Sensibilities

An attempt to make sense of things in a random universe, one Friday at a time.

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Location: Philippines

Leaving my footsteps for you to find and follow, my love.

06 May 2007

In my room

I finally did it. I told my boss one evening that I am simply exhausted with the book I have been working on for over a year, the history of the Philippine National Police Special Action Force, and the book itself has become so dear to me that I have been giving up more and more things for it. The book is the first thing I think of when I wake up, when it should be to try to recall the dream I've had the night before. My working files in my PowerBook is the first thing I run to at the start of the day, when it should be my journal, as all aspiring writers should do. In the middle of the night I wake up to double check the new citations, and all throughout the day I'm obsessed with getting the details right, the connections right, the conclusions right. Even when I talk to the SAF boys and officers, it's always about the book, and I have gotten out of touch with them as friends. I live and breathe the book, and it's not even in my genre.


I admit, if it were a novel or a collection of short fiction I was writing, I'd be basking in this obsession, and would be only too happy to make the current work my heart and my soul. But it's not a work of fiction, and although I have grown to love the boys that I am writing about, and have grown to appreciate their story even more, this book is nevertheless not me. It will never be me, and the sense of desperate exhaustion I have been feeling lately is because I have been wanting this book to be me, wanting myself to become this book, wanting to change myself into something I'm not so I could write this book the way I want it to be: male, strongly-worded, the be-all and and-all of everything that is the SAF.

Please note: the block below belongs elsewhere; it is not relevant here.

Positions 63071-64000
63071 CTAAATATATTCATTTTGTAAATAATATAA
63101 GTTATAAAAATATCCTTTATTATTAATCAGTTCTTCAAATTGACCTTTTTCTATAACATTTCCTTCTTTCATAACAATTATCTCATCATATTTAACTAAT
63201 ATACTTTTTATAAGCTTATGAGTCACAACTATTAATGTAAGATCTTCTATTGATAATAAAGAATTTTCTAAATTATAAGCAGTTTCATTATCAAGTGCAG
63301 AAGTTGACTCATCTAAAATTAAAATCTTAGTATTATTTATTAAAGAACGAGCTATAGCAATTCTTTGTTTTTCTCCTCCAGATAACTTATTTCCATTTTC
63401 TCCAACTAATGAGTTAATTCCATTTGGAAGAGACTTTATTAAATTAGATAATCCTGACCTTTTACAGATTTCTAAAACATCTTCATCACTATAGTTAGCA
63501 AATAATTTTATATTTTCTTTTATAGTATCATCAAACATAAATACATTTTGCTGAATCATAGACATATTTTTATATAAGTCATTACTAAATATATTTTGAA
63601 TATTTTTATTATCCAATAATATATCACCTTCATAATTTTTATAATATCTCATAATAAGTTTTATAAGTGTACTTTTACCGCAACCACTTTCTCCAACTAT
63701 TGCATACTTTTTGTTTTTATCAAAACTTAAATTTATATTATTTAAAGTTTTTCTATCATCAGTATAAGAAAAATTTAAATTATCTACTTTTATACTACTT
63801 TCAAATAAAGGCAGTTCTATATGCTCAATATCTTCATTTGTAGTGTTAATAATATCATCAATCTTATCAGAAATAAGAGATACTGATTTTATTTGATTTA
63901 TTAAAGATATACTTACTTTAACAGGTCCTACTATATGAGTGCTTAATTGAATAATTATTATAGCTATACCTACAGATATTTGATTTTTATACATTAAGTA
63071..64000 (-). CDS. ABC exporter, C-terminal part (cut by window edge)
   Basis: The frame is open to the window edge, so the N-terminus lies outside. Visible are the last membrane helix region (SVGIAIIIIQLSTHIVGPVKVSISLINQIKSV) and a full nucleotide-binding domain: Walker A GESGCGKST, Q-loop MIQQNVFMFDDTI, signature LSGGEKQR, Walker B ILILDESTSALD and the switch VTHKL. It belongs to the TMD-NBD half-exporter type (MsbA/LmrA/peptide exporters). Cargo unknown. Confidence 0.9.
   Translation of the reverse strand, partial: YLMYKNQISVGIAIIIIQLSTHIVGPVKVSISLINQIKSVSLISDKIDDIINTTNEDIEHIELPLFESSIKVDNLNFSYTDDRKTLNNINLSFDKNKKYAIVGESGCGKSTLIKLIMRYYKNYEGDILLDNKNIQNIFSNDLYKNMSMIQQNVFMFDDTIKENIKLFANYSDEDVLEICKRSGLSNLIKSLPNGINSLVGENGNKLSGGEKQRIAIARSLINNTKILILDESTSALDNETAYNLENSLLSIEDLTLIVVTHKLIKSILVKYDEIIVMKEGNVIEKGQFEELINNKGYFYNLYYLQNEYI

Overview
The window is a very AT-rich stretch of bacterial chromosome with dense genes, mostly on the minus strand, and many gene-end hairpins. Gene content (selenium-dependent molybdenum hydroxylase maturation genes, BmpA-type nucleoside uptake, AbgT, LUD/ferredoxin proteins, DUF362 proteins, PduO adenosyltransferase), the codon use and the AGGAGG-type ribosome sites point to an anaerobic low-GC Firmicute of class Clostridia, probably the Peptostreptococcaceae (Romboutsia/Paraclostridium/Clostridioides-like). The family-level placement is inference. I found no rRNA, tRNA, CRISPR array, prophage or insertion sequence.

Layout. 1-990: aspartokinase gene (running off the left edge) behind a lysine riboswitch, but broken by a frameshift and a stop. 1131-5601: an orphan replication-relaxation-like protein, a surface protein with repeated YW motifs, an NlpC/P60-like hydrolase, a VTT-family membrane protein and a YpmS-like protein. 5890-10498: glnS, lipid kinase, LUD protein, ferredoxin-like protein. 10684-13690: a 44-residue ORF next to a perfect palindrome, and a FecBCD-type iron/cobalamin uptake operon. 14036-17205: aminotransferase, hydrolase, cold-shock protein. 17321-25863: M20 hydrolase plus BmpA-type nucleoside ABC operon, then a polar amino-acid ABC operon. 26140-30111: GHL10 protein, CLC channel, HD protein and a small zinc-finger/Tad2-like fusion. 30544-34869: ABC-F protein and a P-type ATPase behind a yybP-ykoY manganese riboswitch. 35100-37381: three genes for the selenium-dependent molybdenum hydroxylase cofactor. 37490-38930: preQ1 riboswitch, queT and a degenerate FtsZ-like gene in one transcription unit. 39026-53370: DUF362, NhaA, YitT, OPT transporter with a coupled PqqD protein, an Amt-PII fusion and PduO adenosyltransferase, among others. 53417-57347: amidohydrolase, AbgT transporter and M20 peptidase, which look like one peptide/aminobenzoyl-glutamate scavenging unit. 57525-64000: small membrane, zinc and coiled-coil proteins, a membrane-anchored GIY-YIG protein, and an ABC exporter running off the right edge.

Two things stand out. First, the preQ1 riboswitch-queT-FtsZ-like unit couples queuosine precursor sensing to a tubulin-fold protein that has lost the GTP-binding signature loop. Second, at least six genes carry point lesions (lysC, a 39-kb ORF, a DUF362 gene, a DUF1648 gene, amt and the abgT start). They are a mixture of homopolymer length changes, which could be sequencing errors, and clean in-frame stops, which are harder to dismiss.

Of course no book could ever be the be-all and end-all of anything. And though I could change my point of view and my general style and my working habits and even my lifestyle to fit the masculinity of this book, I could never change my core.

I find a quaint sort of irony here. The SAF, a very masculine unit, an elite force of the PNP, which itself came from the Philippine Constabulary with over a hundred years worth of history of battle behind it, has me for a writer. I, a woman, of the old traditional family from the province, of the fairly sheltered life, I who have just gotten my full independence four years ago, have been entrusted with this story. It has thus become, for me, a state of constant negotiation. For the first ten chapters, working on the book was so liberating because it was so new and it was like nothing I've ever written before. It was easy to negotiate then, until I fell deeper into the story, and somehow, in a way, lost myself.

Thus I am taking a break, taking a step back. And when I return, hopefully I'll be my old self again, a woman writer who sees history against its grain, who asks different questions and can write this book somewhere between the realm of history and the realm of dreams: its facts iron-clad, as male as the SAF is male, but its narrative simply moving and beautiful and unforgettable, no more woman than I am, but no less woman than I am. Eventually.